Changes made to NHS Constitution to enshrine whistleblowing law
This was published under the 2010 to 2015 Conservative and Liberal Democrat coalition government
Doctors, nurses and other NHS workers who blow the whistle will be protected in the future, under changes to the NHS Constitution.
Doctors, nurses and other NHS workers who blow the whistle will be protected in the future, under changes to the NHS Constitution announced by Health Secretary Andrew Lansley today.
The changes will also make it clear that it is the duty of all NHS workers to report bad practice or any mistreatment of patients receiving care from the health service.
The changes will be enshrined in the NHS Constitution and associated guidelines as soon as possible to encourage more staff to come forward with concerns. This follows the poor care exposed by the Care Quality Commission last week after unannounced inspections of 100 NHS hospitals.
Changes to the constitution, to be made in early 2012, will add:
• an expectation that staff should raise concerns at the earliest opportunity;
• a pledge that NHS organisations should support staff when raising concerns by ensuring their concerns are fully investigated and that there is someone independent, outside of their team, to speak to; and
• clarity around the existing legal right for staff to raise concerns about safety, malpractice or other wrong doing without suffering any detriment.
The changes, which are part of a series of measures intended to promote whistleblowing, follow a public consultation earlier this year in which there was an overwhelmingly positive response to amend the NHS Constitution in this way.
Andrew Lansley said:
“The first lines of defence against bad practice are the doctors and nurses doing their best to care for patients. They need to know that they have a responsibility to their patients to raise concerns if they see risks to patient safety. And when they do, they should be reassured that the Government stands full square behind them.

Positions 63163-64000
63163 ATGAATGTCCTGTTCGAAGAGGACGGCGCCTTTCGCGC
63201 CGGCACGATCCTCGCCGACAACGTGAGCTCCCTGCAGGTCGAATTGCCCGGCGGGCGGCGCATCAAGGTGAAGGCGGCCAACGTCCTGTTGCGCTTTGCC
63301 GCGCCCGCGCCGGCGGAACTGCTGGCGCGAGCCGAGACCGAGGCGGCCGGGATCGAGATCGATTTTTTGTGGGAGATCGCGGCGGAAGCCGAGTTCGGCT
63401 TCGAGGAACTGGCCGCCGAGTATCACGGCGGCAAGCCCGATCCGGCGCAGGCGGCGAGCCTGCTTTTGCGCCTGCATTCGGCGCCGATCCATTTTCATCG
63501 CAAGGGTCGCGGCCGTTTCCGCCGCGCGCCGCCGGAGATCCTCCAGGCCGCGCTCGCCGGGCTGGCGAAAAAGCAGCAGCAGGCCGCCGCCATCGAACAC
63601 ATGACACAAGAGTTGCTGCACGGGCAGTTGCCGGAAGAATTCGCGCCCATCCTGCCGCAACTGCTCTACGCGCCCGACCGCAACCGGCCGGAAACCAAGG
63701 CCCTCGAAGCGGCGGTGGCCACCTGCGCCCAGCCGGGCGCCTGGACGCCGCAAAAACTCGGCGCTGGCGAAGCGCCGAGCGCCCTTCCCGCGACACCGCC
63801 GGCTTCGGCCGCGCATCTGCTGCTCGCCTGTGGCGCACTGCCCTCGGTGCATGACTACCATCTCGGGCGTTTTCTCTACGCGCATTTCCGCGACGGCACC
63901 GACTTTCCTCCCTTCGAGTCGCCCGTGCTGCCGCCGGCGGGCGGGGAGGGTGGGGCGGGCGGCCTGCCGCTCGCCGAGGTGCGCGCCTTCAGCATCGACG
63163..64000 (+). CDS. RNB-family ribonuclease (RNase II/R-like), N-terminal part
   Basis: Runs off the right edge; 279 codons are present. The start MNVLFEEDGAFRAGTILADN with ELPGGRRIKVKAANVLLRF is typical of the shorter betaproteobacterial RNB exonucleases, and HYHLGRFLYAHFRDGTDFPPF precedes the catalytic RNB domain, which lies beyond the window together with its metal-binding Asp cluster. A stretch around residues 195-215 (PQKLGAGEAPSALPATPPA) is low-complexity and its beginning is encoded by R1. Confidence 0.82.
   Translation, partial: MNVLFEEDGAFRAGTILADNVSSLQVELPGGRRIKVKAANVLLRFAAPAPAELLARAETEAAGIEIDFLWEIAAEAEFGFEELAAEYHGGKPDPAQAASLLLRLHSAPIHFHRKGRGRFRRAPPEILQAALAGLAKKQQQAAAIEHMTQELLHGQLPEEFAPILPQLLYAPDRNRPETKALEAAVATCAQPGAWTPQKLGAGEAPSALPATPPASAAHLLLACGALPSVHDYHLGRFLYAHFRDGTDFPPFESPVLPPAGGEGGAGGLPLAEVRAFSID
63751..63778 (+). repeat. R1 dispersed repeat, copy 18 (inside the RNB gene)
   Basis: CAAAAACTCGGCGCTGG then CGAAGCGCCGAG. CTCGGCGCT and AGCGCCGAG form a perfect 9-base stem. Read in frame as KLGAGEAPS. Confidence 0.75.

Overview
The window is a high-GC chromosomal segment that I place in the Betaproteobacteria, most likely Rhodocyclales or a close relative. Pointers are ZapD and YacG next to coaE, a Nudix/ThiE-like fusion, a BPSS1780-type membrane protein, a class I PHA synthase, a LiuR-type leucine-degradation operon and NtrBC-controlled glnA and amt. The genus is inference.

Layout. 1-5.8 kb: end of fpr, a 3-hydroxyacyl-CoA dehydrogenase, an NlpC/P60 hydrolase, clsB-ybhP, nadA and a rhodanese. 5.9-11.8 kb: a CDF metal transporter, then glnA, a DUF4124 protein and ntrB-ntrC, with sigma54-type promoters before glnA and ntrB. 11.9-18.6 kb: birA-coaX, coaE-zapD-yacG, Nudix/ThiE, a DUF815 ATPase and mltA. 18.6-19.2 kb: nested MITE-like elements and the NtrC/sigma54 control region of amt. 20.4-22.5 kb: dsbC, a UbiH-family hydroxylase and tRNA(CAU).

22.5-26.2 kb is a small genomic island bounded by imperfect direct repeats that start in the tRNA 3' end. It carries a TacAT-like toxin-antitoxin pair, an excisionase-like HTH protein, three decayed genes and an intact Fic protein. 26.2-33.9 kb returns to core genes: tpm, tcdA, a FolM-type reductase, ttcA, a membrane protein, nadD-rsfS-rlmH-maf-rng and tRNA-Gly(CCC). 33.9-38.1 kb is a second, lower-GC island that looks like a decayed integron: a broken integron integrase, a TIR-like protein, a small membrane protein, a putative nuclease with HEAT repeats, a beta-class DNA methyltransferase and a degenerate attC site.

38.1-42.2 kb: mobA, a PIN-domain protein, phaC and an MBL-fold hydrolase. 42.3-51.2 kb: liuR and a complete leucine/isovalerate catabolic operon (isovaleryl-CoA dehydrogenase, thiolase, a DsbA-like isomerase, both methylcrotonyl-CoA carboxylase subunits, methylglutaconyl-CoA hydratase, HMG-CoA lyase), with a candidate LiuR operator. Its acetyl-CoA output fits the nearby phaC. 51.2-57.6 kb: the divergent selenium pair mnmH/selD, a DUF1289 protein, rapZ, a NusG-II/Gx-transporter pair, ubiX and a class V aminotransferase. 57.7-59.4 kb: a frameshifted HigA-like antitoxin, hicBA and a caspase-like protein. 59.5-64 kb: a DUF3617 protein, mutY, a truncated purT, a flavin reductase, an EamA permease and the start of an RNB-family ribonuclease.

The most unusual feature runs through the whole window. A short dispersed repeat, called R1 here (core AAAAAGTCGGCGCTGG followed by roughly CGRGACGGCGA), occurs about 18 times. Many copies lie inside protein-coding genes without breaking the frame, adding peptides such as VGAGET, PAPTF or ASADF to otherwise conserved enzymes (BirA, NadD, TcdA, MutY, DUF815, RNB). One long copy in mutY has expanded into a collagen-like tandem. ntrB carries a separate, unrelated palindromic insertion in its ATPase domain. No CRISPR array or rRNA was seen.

“We are determined to root out the problems in the NHS. That is why I requested a series of unannounced hospital inspections by the Care Quality Commission. Its latest reports showed there are long standing problems and we now want to do all we can to tackle them.”
Notes to editors
1. A copy of the consultation report is available on the Department of Health website.
2. On 9 June 2010, the Secretary of State made an announcement to the House of Commons, with regard to taking forward a full inquiry into the failings at Mid-Staffordshire NHS Foundation Trust. Within this announcement he committed to undertake further work on whistleblowing, outlining five key areas for improvement, one of which was to ‘Reinforce the NHS constitution to make clear the rights and responsibilities of NHS staff and their employers in respect of whistleblowing’.
3. The NHS Constitution codifies NHS principles and values and the rights and responsibilities of patients and staff. It specifically draws attention to the protection available to staff, and the handbook to the constitution specifically cites the Public Interest Disclosure Act 1998 (PIDA) and available staff rights ‘to protection from detriment in employment and the right not to be unfairly dismissed’. The proposed amendments to the Constitution as set out in the consultation document would emphasise those rights and responsibilities.
4. The Department conducted a full public consultation between 12 October 2010 and 11 January 2011 - 103 responses were received.